Baerbock: I talk to companies about this very issue while travelling through Germany. What it would mean for them if the Chinese market were to be closed to them overnight – for whatever reason. Whether their businesses would survive and what it would mean for Germany as a location for business, as well as jobs in our country. After all, not even a country as rich as Germany can bail out companies using tax revenue on the scale that it did in the case of Russia’s war of aggression. In future, companies will have to carry such risks themselves to a greater extent. The German Government has therefore capped state investment guarantees abroad at three billion euro per company and per country. Anything above that is then solely the companies’ risk.
Question: With regard to firms, there are differences for example between family-owned companies, which look for long-term security, and large corporations, which are more interested in short-term profit.
Baerbock: Yes, small and medium-sized enterprises in particular told me during my trip to China in April that they were pleased that the Government was focusing more on reducing risks because they themselves want to lower their risks in China. The Government is responsible for the nation’s economic security in the coming years, not for the short-term profit of individual companies. If other rules apply in China on political grounds, and economic and raw material relations are used to further political interests, then we have to take appropriate action and, for example, diversify supply chains and produce more in Europe again.
Question: What does that mean in concrete terms?
Baerbock: Let me give you an example: nowadays semiconductor chips are to be found in almost all appliances. To all intents and purposes, an economy would be forced to shut down shop without these chips. The long delivery times for cars, especially electric cars, have made many people realise that semiconductors have become thin on the ground in the wake of the COVID-19 crisis. We’re dependent on the few producers: almost two thirds of the chips are manufactured in South Korea, Taiwan, China and Japan, and only around 10% in Europe. What’s more, the manufacturers need rare earths to produce semiconductors: we import around two thirds of these metals from China. The level of dependency is huge in this sector. That’s why we in Germany and Europe have decided to use public revenue to strengthen and support the further development of the chip industry. Our aim is to reduce our dependency on imports of this key component for cars, washing machines, wind turbines and much more. After all, pursuing a proactive location policy is also a security factor today.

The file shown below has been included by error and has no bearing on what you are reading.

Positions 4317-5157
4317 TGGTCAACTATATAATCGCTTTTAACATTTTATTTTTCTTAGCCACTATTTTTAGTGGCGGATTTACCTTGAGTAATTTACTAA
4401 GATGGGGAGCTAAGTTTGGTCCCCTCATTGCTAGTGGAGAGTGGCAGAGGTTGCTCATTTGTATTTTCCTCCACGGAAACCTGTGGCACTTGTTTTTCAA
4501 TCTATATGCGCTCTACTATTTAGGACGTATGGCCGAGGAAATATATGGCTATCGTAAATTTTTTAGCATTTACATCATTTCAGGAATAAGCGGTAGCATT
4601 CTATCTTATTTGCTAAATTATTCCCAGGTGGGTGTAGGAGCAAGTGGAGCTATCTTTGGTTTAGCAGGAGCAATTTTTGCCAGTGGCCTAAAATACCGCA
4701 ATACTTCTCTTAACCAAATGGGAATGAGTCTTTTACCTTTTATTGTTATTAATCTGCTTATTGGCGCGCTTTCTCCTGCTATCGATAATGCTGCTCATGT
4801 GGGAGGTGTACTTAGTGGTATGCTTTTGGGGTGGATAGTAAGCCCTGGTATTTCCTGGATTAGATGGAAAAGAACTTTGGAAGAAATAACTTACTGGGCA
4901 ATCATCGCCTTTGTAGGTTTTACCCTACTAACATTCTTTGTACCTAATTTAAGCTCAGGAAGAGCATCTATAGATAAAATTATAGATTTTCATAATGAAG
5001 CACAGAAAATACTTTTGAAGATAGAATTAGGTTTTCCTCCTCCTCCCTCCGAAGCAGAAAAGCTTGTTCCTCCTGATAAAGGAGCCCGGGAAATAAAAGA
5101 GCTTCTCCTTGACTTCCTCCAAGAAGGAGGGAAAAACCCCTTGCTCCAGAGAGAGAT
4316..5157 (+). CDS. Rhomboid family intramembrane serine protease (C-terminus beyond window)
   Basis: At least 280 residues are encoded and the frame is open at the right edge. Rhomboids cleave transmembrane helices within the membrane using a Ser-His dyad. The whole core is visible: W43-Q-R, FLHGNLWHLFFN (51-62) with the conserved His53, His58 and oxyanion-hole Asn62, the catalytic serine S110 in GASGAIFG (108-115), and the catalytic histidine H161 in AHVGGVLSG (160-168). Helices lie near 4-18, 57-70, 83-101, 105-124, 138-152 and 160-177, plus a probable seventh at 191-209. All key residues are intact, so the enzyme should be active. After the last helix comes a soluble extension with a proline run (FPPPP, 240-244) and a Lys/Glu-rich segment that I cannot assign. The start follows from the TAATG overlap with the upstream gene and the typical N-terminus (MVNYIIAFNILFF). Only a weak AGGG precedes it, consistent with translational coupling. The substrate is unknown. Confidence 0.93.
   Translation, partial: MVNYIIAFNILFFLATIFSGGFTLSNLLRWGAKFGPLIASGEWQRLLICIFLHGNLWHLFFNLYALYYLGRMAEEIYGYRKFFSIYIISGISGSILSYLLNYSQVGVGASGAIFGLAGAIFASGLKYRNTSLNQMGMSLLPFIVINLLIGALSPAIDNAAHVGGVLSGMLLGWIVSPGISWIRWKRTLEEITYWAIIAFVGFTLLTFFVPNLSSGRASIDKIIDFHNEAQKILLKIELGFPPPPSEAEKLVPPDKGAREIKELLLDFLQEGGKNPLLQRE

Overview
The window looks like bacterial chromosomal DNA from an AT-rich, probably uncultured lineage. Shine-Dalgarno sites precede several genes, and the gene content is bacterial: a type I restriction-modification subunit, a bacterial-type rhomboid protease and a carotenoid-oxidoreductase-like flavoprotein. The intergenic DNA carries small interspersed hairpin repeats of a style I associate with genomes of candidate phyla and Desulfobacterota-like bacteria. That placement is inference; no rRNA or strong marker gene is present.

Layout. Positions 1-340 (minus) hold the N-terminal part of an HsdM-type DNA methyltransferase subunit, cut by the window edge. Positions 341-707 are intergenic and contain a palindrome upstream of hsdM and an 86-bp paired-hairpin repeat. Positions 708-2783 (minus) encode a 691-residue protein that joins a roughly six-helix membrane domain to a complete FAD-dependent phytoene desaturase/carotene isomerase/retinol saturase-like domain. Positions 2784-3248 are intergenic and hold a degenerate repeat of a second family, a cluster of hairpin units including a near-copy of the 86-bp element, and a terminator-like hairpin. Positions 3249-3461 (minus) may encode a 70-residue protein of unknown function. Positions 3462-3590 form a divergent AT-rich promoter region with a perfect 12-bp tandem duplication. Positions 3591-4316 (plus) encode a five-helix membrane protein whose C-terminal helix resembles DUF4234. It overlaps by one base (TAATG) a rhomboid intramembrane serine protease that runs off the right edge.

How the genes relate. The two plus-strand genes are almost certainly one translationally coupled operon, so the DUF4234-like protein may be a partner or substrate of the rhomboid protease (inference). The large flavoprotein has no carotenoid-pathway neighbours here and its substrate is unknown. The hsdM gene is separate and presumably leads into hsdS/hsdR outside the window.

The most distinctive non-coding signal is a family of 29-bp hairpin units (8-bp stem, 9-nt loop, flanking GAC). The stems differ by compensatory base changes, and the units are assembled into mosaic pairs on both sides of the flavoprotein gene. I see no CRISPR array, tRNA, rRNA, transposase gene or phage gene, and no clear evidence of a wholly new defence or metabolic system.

Question: Semiconductors: Taiwan plays an important role in their manufacture. China is taking an increasingly aggressive stance towards Taiwan. Countries around the world fear there will be an escalation in the coming years. What support can Taiwan expect from Germany?
Baerbock: Germany has a One-China policy. That also means that the status quo must not be changed unilaterally by force. I therefore strongly advocated de-escalation when I was in Beijing. Because if there were to be a military escalation in the Taiwan Strait, this would have an even huger economic impact on the entire world than Russia’s war of aggression against Ukraine. After all, around half of the world’s container ships pass through the Taiwan Strait.
Question: Don’t we have to discuss military support in the Taiwan conflict so that we don’t get caught out as we were by Russia’s war of aggression against Ukraine?
Baerbock: As I said, our aim is de-escalation.
Question: Let’s move on to domestic policy. The summer break is about to start. The AfD is currently ahead of the Greens and also the SPD in the polls. What has the coalition done to contribute to that?
Baerbock: In times of uncertainty such as now with Russia’s war of aggression, it’s always easier for populist parties. We shouldn’t make it even easier for them by conducting disputes within the coalition in public over many months.
Question: So every member of the cabinet should go off on their summer holidays and reflect on how they can do better after the break so that a dispute such as the one about the heating law doesn’t escalate again?
Baerbock: We should remind ourselves where we stand: more than 500 days of Russia’s war of aggression, the immeasurable suffering of people in Ukraine, the immense economic challenges which have emerged as a result of this war for us too, such as the sharp rise in food prices. All of this is having an impact. There’s no doubt that some discussions within the Government could certainly have been conducted a bit more calmly. Nevertheless, I’m all in favour of not making things too easy for ourselves.
Question: What do you mean by that?
Baerbock: Populism seems to offer easy answers. But our world is complex, we cannot think in terms of black and white. Yes, compromises are difficult. However, they are the very essence of democracy. And – thankfully – in a democracy one individual or party doesn’t aggressively assert themselves and decide everything. It’s important to me not to downplay that. We as democratic parties have a responsibility to explain to people why some things are more complicated and why compromises require more patience in democracies. It’s hard work, but that’s the task of politicians. And when all is said and done, the great majority in our society supports everything that right-wing populists reject, namely the richness of diversity, our open and free society, respect for others and the values of the European Union as key guiding principles for our policies.
Interview: Mareike Kürschner